All That She Carried: The Journey of Ashley's Sack, a Black Family Keepsake (Hardcover)
When I sit down to write a book review, I feel an obligation to my readers and to myself. I hope to inspire readers to pick up the book that I am reviewing and I try to do a good enough job that I am pleased with my product. This time, however, I experienced a new feeling. When I sat down to write this review, I felt an obligation to the book itself. All That She Carried won the prestigious 2021 nonfiction National Book Award and it’s one that I hope we all read.
Author Tiya Miles is an American historian and a history professor at Harvard and Radcliffe. She’s written 5 books about the Black American experience. Among these were her first book entitled Ties That Bind: The Story of an Afro-Cherokee Family in Slavery and Freedom. She also wrote The Dawn of Detroit: A Chronicle of Slavery and Freedom in the City of the Straits. I admit it: I am not generally a nonfiction fan; I much prefer a story. But Miles makes history come alive with her exhaustive research and a writing style that is extremely readable for those of us who aren’t intellectual heavyweights.
All That She Carried follows in the footsteps of her previous histories. I found it intriguing and insightful. At a Tennessee flea market in 2007, an unsuspecting white woman purchased a run-of-the-mill cotton sack, about the size of a standard pillow case. When she got it home she found it had been hand embroidered with these words: “My great grandmother Rose mother of Ashley gave her this sack when she was sold at age 9 in South Carolina it held a tattered dress 3 handfulls of pecans a braid of Roses hair. Told her It be filled with my love always she never saw her again Ashley is my grandmother- Ruth Middleton, 1921”
From that simple sack and its embroidered message, Miles has presented a probable history of Rose, her daughter Ashley, and their descendants up through Ruth Middleton, the woman who did the embroidery on her family heirloom. Starting with Ruth and working back through artifacts and records, Miles was able to trace a potential history back to Rose. Of course, the women’s stories after slavery were more easily researched. Antebellum census records did not include enslaved people, and birth, death, and marriage records were not kept. Miles searched extensively through property transfers, slave naming traditions, wills, and personal correspondence to create a plausible history of Rose and her daughter Ashley. It was fascinating to learn about the research, and yet heart wrenching to think about the generations of enslaved people who lived in the shadow of “official” white society.
One of my favorite chapters of All That She Carried is “Rose’s Inventory”. In this section Miles delves into the significance of each of the items that Rose included in Ashley’s sack. A dress, pecans, and a lock of hair. Each item was selected for its importance in hoping to ensure Ashley’s safety as the nine year old was led from the auction block and away from her mother forever.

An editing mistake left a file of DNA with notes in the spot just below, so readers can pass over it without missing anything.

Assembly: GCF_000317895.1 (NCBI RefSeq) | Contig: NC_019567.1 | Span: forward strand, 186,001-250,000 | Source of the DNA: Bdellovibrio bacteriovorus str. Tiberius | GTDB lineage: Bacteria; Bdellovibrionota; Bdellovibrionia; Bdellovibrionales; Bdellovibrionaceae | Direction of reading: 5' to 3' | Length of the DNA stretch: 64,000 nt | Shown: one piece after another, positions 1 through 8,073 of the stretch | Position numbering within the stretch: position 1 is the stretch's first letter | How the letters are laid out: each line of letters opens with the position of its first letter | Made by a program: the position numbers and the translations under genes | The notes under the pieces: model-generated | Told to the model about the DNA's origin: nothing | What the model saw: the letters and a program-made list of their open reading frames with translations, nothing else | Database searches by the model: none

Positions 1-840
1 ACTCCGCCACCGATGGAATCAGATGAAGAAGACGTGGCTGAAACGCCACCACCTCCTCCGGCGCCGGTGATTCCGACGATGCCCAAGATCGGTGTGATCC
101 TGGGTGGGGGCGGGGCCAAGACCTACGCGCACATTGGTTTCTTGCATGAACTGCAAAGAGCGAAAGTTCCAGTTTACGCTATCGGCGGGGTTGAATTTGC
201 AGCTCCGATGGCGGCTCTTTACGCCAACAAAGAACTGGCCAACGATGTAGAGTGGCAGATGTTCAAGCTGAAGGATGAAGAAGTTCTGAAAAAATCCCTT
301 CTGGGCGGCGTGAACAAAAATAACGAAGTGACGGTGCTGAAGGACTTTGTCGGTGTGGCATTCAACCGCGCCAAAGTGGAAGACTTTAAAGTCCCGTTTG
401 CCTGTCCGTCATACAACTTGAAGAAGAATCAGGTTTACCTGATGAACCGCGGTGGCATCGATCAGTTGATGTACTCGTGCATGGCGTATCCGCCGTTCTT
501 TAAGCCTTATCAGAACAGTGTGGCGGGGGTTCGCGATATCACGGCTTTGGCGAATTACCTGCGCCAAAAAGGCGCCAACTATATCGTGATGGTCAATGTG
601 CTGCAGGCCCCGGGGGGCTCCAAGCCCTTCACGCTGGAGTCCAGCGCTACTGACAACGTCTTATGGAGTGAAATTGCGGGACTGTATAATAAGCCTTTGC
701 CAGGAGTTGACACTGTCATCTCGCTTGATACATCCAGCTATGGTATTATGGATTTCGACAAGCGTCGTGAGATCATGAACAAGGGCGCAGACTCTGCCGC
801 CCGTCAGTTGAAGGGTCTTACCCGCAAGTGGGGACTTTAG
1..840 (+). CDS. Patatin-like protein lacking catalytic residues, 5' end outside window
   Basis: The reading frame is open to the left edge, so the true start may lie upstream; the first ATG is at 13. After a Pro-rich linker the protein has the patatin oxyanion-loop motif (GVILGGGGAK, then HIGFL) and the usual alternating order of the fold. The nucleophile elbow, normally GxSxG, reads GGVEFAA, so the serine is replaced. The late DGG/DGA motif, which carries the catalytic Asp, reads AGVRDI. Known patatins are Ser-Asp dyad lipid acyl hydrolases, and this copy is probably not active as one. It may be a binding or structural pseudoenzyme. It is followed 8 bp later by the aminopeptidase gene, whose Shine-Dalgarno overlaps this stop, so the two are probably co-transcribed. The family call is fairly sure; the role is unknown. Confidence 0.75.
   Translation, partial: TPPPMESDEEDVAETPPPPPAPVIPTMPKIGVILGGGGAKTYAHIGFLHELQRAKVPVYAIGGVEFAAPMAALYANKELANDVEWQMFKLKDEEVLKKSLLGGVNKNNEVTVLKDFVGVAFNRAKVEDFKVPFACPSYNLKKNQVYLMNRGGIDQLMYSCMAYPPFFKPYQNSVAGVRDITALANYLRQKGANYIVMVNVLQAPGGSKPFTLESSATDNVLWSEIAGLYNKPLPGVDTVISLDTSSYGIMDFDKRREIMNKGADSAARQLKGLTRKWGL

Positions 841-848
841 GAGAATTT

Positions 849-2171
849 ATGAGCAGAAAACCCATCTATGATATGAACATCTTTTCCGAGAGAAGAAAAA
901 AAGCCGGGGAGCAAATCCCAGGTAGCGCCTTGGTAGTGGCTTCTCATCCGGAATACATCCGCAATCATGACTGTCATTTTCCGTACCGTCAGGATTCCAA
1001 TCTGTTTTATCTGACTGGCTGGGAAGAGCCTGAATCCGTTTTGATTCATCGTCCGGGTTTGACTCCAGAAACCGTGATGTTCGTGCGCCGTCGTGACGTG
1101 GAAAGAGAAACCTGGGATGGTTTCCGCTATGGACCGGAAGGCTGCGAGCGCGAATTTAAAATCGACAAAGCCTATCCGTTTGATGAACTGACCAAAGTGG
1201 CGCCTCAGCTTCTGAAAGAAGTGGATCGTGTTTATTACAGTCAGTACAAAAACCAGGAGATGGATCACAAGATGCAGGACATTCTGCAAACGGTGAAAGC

The next chapter, “The Auction Block”, was devastating. The anguish of enslaved women are made personal and vivid through Rose and Ashley’s eyes. By using Rose and Ashley, Miles is able to tell the story of generations of enslaved women in an honest, no-holds-barred narrative. These women, of necessity, were courageous and determined. Similar to women everywhere, love and family were the most important pieces of their lives. Their enslaved circumstances made maintaining that love and family difficult beyond our meager imaginations.
“Conclusion: It Be Filled” brings it all together. Miles talks about the importance of finding, remembering, and learning from our history. My favorite lines are in this chapter–they are thought provoking: she reminds us that a sack is “a thing that holds something else…a book is a sack; a medicine bundle is a sack; a house is a sack; a church is a sack; even a museum is a sack. We must add, too, that the earth is a sack. All are containers for carrying.” What we decide to carry in our “sacks”, tells a lot about who we are.
Besides all the new information I learned about the atrocities of slavery, the daily lives of the enslaved, technology and textiles, All That She Carried is an examination of slavery generally and its effects on women and families in particular. If you want to read something to celebrate February as Black History Month, this is the one that I would suggest. And if you want to get a head start on Women’s History Month (March), this is also the one I’d recommend. History and humanity at the forefront, Tiya Miles has told the story of family, motherhood, and the culture of African American women from 1860-1940. Fascinating, relevant, and well worth the read.— Luanne Clark
NATIONAL BOOK AWARD WINNER • NEW YORK TIMES BESTSELLER • A renowned historian traces the life of a single object handed down through three generations of Black women to craft a “deeply layered and insightful” (The Washington Post) testament to people who are left out of the archives.